Whether it’s a sportsperson trying to outdo their rival on the playing field or a tech giant attempting to develop the latest cellphone and dominate the market, competition and going it alone can drive innovation and success.
When it comes to the environment and climate change, however, things are different.
As COP26 nears, calls for an approach which focuses on working together in favor of a common goal —keeping emissions low and putting plans in place to address the challenges our planet will face over the coming years and decades — are growing louder by the day.
There are always exceptions and getting people to find common ground is hugely challenging, but this focus on collaboration is beginning to span politics, civil society and business.
Thierry Delaporte is CEO of Wipro, which describes itself as an “information technology, consulting and business process services” firm.
During a recent debate moderated by CNBC’s Steve Sedgwick, Delaporte emphasized the need for different parties to work together. “The reality is that no single company can address the climate crisis alone,” he said.
“To really have a big impact and to really drive … real results to net zero we need to standardize [a] net zero approach to ensure the progress is made efficiently and effectively,” he went on to explain.
Delaporte also spoke of the need for a good relationship between governments and firms.
“It must be … substantially easier for companies of all size, all sectors across the globe to also move towards achieving a net zero future,” he said.
“The connection with … other companies, the ecosystem, the communication and the cooperation with administrations in the respective countries is absolutely essential for us to drive … substantial results.”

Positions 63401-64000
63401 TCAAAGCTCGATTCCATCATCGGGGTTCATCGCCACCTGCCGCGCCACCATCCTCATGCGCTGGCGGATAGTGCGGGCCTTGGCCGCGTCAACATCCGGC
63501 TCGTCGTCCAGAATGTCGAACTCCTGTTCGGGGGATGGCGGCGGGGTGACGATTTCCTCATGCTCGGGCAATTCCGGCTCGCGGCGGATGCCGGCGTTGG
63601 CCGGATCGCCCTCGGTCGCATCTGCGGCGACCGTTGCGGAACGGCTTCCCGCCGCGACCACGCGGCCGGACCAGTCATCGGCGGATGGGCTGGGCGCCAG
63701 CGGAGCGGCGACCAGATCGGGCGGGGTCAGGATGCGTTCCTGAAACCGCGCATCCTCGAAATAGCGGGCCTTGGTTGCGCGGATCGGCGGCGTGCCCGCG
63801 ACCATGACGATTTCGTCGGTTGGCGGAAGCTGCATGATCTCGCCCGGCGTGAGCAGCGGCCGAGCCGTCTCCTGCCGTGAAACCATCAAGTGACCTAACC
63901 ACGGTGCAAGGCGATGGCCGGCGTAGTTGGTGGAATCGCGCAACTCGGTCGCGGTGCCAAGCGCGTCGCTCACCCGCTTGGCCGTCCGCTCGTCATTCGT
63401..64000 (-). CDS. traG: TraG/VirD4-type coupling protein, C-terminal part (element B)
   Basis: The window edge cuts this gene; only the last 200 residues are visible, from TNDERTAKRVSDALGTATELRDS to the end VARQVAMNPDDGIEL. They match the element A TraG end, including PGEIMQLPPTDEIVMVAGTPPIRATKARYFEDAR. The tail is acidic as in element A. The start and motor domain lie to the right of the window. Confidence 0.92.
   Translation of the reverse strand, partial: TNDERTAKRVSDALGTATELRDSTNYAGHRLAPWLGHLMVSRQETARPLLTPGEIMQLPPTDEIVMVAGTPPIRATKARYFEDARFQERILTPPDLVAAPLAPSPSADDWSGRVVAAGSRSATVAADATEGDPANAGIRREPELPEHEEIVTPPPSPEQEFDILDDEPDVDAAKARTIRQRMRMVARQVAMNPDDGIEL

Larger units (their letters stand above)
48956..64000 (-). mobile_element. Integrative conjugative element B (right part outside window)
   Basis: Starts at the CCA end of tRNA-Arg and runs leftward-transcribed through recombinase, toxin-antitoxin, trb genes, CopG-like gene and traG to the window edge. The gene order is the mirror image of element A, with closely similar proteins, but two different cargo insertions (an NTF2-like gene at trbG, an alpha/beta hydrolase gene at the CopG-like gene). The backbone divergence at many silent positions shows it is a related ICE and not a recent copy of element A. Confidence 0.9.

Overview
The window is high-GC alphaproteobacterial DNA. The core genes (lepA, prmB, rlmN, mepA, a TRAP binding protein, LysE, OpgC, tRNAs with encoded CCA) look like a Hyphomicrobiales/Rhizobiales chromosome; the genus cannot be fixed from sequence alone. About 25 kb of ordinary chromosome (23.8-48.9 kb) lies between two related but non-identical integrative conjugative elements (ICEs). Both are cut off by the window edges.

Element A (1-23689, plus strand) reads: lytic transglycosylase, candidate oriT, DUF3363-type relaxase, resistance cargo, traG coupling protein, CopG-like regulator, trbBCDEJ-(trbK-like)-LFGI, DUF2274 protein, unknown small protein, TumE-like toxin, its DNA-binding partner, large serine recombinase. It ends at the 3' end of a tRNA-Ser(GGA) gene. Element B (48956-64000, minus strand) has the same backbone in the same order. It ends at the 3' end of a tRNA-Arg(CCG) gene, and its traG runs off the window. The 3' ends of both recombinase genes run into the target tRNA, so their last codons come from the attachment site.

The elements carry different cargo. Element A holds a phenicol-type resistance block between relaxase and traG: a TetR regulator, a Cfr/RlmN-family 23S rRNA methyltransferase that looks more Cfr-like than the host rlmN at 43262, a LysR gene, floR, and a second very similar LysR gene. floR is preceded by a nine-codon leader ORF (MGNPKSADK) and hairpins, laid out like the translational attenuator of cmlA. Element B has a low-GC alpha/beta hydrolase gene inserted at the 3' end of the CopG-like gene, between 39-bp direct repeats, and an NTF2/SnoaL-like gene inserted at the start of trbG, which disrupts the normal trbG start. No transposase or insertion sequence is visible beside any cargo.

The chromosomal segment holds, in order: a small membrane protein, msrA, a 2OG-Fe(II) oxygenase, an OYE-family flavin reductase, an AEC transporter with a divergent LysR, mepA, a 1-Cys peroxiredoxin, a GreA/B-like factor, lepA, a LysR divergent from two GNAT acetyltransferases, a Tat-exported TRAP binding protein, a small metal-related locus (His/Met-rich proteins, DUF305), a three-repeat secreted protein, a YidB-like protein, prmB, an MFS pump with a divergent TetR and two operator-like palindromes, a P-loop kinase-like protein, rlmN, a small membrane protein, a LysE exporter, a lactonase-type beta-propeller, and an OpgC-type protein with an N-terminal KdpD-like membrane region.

During the discussion Adair Turner, who is chairman of the Energy Transitions Commission, stressed the importance of the relationship between government and business.
“There’s this endless iterative process between government setting frameworks, setting, for instance, carbon prices, setting regulations that make it clear that the private sector is going to have to respond,” he said.
Turner went on to flesh out his argument, explaining the private sector would then do what it does, namely cost reduction and innovation, to deliver within those targets at least cost.
“This is a process that never ends but it needs to involve both strong action by governments and strong action by the private sector, including by private sector finance — asset managers, banks, etcetera.”
One example of climate-related collaboration is the Science Based Targets initiative, or SBTi, a partnership between the World Wide Fund for Nature, World Resources Institute, CDP (formerly the Carbon Disclosure Project) and United Nations Global Compact.
The latter’s CEO and executive director, Sanda Ojiambo, explained to CNBC how the SBTi was leveraging the four organizations’ strengths.
Leading companies, she said, had “been setting emissions reduction targets in line with the latest climate science advanced by the SBTi.”
Earlier this year, the SBTi published a progress report for 2020. Among other things, this looked at emissions reductions from 338 firms it described as having “approved science-based targets.”
“The 338 companies in our analysis collectively reduced their annual emissions by 25% between 2015 and 2019 — a difference of 302 million tonnes, which is equivalent to the annual emissions of 78 coal-fired power plants,” the report said.
For Ojiambo, getting the message out there and communicating progress is a crucial tool.
“It’s been really important to demonstrate that, with science-based targets, progress has happened,” she said.
“For us, it’s important to have a standard and it’s important to not only raise the ambition but make sure that actions are grounded in science and we’re able to track and measure that progress.”